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Now it's Sara Mearns turn in the Bullseye (Not that again!)un-waif ballerina gets the "heavy" critique


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#31 kfw

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Posted 16 June 2013 - 06:00 PM

 Our eyes are now trained to see anything that is not string-bean as automatically "heavy" or "fat".    You know the saying "don't make the perfect the enemy of the good"?  Well I think in this case, Mr. Gottlieb has made "any-other-body-type the enemy of the -Sylvie-Guillem-body-type".  I have no problem saying that Ms Mearns doesn't look exactly like every other woman on stage.  But that doesn't mean she's automatically heavy. 

 

No it doesn't. But to be fair to Gottlieb, he didn't say it did, or mention her body type at all. He only said that "at the moment, she’s just too heavy," and he said it while paying her a compliment. 



#32 Helene

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Posted 16 June 2013 - 10:17 PM

I've never heard "stocky" used as a code word for a male ballet dancer who was overweight. I've heard it used to describe thick-muscled, usually short dancers who, in a strict emploi classical dance system would be demi-caractere dancers, not princes. Golden Idol vs. Siegfried, Solor, or Albrecht.

#33 Drew

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Posted 29 June 2013 - 06:58 PM

Having just now returned from seeing Mearns in A Dancer's Dream at the NY Philharmonic - and especially with her performance of The Fairy's Kiss in mind - I think the question to be asked about Mearns right now is not 'is she too heavy?' but 'is she one of the most extraordinary and imaginative ballerinas in the world today?' You can guess my answer...

#34 Swanilda8

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Posted 06 July 2013 - 08:46 PM

Of course it's the critic's job to measure dancer's on very high standards, but I disagree that there is an 'ideal' that they should be measured against.  There is no one ideal performance of Odette, or Giselle, or the lead role in Serenade, why should we assume that there's an ideal body type?  Critics should be able to comment on dancers' bodies because they affect their performances, in fact the body is part of the performance, but the problem here is the assumption that every performance would look better if the dancer were taller and thinner.  I couldn't disagree more.  Different performers can bring out different things in a part based on the instrument that they have been given (and then perfected).  How sad would a ballet world be without Sarah Mearns, Carrie Imler, Ivan Vasiliev?  Not despite their bodies, but (in part) because of them.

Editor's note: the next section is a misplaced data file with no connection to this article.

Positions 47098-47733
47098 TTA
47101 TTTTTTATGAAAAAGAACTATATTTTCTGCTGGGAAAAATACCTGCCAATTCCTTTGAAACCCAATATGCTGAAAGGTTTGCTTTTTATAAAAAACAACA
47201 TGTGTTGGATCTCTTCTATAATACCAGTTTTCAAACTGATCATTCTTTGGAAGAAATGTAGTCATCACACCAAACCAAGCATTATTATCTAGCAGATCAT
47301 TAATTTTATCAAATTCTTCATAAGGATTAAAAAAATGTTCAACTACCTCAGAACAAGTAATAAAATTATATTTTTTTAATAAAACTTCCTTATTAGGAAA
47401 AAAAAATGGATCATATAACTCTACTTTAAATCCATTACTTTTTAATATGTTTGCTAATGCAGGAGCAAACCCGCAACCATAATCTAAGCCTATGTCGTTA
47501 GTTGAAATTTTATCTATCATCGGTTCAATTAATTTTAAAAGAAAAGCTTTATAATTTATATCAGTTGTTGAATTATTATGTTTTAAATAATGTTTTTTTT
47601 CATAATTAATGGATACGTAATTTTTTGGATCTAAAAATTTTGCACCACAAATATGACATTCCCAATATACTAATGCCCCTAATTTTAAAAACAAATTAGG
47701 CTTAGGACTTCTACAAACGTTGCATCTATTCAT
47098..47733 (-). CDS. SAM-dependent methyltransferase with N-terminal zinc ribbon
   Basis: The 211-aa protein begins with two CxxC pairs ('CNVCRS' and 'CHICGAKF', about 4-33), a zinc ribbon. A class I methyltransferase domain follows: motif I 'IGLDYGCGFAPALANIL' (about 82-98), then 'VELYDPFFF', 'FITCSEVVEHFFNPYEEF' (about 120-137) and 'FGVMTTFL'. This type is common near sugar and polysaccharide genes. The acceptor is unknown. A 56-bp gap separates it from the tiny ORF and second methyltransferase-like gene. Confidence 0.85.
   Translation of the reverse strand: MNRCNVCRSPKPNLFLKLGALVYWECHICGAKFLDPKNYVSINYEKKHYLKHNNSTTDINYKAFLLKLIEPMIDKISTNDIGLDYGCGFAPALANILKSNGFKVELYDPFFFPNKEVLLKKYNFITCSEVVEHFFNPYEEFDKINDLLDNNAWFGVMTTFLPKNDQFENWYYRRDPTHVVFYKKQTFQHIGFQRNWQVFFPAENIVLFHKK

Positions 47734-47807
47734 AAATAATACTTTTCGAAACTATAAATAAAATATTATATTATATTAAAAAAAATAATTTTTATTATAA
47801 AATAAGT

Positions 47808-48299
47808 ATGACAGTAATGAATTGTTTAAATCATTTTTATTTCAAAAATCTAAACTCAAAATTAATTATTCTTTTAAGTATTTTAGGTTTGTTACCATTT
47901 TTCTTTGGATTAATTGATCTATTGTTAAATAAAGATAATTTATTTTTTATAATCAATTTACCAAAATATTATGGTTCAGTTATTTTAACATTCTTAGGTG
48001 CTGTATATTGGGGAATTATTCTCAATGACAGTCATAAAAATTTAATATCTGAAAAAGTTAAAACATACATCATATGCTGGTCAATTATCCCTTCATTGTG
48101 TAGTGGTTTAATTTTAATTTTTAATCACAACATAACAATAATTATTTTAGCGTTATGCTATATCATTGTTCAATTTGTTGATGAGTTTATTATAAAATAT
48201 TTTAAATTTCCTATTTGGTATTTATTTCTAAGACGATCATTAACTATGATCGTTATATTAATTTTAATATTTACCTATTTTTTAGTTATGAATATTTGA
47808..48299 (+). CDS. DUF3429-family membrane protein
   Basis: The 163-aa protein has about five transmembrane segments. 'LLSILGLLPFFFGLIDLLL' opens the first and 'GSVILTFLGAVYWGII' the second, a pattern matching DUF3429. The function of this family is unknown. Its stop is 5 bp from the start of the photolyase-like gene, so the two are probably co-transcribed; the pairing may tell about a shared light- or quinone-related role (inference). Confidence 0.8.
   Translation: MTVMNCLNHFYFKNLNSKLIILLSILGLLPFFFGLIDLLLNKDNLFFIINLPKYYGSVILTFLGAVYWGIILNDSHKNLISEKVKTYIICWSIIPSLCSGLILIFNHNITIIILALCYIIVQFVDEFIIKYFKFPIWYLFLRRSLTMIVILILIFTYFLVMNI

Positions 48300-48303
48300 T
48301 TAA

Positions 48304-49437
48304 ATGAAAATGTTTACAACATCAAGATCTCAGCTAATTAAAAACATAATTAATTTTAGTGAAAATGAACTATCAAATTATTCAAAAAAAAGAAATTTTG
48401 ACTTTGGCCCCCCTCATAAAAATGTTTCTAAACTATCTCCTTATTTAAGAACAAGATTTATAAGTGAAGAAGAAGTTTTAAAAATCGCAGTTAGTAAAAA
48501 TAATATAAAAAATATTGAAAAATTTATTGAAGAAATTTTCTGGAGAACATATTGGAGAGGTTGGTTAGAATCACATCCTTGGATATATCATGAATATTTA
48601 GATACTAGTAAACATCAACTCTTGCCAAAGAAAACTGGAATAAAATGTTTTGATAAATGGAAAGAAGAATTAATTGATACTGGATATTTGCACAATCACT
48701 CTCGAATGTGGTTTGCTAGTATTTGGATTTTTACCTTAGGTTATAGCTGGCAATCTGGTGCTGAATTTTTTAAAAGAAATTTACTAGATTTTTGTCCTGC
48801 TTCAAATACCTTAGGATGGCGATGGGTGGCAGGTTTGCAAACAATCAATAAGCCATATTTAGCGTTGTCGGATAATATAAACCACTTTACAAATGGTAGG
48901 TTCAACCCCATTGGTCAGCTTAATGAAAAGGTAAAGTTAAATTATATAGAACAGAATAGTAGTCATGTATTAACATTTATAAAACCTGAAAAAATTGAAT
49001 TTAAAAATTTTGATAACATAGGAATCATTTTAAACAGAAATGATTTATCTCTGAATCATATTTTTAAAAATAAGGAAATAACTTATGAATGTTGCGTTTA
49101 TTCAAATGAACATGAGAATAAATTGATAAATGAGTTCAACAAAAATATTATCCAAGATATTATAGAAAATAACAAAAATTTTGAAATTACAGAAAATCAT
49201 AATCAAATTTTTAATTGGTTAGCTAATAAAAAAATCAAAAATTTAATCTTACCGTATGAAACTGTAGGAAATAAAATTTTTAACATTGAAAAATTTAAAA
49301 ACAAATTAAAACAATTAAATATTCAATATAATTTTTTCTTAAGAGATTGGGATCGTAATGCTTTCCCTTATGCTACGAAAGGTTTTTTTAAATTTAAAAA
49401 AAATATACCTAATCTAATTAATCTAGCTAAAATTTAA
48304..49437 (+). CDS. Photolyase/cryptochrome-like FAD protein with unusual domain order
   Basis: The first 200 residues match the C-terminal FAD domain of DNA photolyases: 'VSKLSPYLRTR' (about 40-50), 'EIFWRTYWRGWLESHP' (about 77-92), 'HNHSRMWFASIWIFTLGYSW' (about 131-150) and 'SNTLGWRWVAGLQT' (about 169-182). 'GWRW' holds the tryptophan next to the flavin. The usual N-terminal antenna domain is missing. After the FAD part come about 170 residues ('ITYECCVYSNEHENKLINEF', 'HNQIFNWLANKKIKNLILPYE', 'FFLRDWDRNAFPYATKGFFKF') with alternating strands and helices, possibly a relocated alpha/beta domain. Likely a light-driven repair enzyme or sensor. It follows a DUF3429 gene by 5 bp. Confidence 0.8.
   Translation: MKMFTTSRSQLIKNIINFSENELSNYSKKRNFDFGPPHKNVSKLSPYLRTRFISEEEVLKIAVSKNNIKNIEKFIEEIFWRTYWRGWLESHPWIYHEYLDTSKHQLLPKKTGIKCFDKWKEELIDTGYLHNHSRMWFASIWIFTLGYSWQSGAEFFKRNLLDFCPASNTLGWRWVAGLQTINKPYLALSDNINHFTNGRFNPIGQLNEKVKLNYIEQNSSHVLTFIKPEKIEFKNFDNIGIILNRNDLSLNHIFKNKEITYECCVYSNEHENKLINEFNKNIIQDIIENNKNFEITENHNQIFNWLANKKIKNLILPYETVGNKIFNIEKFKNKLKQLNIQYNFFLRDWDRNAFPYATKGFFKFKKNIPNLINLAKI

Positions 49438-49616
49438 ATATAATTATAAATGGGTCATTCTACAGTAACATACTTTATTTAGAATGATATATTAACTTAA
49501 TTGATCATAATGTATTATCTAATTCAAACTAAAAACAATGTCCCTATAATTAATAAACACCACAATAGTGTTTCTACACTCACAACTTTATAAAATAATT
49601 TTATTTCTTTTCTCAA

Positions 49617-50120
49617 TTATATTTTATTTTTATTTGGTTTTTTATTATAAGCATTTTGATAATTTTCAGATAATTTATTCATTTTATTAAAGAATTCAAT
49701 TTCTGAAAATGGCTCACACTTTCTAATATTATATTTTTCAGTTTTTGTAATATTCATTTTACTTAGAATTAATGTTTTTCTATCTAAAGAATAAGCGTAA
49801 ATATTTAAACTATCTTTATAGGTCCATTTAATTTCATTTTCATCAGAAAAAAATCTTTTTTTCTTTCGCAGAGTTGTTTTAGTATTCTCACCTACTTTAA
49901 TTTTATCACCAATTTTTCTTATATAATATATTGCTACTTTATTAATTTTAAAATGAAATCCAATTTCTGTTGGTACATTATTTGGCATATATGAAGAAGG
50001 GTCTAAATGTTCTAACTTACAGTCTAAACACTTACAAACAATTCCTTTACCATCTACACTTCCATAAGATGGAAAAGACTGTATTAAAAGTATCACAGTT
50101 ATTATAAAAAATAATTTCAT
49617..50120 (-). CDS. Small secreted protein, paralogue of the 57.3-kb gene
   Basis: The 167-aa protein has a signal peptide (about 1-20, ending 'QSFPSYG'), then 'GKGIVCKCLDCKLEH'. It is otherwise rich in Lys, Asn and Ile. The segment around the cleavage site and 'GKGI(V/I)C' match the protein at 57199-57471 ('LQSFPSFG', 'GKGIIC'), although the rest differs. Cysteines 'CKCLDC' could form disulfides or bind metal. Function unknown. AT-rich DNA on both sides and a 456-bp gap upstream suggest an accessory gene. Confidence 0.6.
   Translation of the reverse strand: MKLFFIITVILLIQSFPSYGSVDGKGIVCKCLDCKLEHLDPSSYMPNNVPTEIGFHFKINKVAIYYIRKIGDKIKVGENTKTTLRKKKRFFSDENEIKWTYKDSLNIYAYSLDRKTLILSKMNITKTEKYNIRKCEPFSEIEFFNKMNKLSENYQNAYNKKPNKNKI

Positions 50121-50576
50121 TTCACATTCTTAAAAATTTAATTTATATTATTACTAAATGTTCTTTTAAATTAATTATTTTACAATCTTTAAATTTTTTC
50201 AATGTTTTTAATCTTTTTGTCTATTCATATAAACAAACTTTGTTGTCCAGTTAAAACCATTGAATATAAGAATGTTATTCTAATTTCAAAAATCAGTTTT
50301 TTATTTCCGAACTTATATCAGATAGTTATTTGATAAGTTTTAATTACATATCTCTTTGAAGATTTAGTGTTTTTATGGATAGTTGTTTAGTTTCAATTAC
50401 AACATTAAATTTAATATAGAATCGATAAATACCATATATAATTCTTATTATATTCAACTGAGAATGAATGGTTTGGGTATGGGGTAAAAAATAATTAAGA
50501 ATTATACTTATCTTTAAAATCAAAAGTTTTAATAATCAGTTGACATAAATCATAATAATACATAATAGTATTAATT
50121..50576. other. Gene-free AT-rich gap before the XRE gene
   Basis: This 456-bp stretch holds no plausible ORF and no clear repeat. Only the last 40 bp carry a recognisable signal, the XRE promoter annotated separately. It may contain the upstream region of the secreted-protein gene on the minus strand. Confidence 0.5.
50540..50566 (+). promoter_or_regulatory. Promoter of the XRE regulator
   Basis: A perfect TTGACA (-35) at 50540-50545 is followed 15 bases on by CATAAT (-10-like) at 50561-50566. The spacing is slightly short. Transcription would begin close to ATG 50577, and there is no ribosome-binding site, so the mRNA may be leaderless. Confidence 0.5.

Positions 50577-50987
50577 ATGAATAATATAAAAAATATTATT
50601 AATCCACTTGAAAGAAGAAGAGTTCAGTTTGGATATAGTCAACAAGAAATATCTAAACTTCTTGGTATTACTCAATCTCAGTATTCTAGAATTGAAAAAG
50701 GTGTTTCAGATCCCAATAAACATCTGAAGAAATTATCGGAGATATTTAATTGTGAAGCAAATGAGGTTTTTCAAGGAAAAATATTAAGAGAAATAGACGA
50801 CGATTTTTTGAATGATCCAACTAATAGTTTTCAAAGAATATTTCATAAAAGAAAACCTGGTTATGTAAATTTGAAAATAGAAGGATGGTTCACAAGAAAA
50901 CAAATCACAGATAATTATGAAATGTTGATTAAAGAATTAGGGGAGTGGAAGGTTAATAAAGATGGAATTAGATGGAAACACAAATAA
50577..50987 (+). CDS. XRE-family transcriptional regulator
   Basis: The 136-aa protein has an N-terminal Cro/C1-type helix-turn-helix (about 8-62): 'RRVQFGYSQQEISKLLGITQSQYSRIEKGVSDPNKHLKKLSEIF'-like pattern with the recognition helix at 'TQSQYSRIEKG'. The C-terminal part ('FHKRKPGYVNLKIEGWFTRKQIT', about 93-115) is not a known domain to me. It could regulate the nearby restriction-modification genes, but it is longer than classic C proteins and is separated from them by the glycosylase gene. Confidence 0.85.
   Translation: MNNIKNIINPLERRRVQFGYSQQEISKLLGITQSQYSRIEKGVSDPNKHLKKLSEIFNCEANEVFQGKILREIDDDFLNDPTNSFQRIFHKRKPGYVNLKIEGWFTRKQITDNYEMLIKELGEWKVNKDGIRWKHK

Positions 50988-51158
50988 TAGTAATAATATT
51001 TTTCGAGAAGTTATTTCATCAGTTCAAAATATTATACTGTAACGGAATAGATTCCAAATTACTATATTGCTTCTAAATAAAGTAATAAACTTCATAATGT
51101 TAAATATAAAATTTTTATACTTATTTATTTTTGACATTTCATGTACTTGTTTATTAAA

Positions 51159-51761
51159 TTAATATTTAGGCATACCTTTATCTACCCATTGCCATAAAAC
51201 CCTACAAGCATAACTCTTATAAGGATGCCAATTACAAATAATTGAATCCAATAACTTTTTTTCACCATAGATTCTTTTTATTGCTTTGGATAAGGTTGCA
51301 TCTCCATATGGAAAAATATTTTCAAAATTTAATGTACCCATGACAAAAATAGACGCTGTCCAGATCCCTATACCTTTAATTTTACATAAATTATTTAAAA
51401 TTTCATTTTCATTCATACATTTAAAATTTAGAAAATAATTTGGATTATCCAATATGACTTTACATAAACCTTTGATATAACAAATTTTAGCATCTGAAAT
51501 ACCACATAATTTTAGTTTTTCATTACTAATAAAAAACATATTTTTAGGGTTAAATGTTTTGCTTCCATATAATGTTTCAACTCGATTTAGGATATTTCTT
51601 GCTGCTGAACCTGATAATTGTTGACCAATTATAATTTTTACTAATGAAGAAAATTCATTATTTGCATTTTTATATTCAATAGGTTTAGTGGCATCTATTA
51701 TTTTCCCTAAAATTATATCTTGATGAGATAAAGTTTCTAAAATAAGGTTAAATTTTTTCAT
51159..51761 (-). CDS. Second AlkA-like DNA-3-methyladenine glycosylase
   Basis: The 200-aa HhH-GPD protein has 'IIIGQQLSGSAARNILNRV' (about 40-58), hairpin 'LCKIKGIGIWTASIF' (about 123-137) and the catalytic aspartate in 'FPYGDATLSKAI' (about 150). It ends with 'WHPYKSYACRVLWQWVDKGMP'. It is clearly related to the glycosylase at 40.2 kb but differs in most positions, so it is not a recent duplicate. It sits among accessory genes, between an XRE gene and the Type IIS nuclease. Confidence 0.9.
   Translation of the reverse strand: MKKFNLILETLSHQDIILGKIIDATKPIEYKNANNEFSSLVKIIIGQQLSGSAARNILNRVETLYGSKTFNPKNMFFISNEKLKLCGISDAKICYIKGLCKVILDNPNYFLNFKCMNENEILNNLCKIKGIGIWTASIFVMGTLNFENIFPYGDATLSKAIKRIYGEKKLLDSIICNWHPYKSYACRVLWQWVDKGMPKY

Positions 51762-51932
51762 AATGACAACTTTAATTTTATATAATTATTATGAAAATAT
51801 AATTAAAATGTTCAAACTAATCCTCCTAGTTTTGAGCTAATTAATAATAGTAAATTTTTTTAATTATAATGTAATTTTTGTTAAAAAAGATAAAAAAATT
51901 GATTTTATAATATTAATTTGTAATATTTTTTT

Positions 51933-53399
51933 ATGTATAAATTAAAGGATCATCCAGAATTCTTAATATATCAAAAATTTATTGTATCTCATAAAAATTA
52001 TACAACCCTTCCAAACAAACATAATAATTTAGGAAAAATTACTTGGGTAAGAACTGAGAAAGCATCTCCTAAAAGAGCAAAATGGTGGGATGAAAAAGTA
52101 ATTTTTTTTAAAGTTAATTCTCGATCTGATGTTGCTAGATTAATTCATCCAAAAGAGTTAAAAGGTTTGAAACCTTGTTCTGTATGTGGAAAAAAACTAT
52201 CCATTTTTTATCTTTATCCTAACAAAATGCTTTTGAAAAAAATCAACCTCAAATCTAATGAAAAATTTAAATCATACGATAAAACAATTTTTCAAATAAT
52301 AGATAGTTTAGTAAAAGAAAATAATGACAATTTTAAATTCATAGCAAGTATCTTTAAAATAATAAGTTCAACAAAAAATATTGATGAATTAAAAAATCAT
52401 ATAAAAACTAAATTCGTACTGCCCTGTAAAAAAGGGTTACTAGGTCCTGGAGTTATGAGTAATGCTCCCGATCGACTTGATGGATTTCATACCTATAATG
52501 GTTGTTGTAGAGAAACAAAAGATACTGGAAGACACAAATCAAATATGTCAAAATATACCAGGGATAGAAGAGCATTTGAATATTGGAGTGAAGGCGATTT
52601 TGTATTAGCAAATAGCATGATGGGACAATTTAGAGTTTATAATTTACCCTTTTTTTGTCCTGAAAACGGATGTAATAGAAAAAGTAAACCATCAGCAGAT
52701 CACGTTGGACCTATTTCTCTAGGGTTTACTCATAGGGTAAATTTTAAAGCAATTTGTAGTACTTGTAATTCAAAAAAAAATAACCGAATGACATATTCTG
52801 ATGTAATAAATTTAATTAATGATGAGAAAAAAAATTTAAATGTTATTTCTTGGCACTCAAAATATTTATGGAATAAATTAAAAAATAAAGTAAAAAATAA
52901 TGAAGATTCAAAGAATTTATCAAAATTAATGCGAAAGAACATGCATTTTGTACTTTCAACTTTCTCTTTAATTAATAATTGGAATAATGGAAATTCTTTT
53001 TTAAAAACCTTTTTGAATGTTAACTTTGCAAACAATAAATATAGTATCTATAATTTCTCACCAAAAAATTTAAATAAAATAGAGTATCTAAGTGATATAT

#35 kbarber

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Posted 07 July 2013 - 03:30 AM

Of course it's the critic's job to measure dancer's on very high standards, but I disagree that there is an 'ideal' that they should be measured against.  There is no one ideal performance of Odette, or Giselle, or the lead role in Serenade, why should we assume that there's an ideal body type?  Critics should be able to comment on dancers' bodies because they affect their performances, in fact the body is part of the performance, but the problem here is the assumption that every performance would look better if the dancer were taller and thinner.  I couldn't disagree more.  Different performers can bring out different things in a part based on the instrument that they have been given (and then perfected).  How sad would a ballet world be without Sarah Mearns, Carrie Imler, Ivan Vasiliev?  Not despite their bodies, but (in part) because of them.  

Bravo, Swanilda8!




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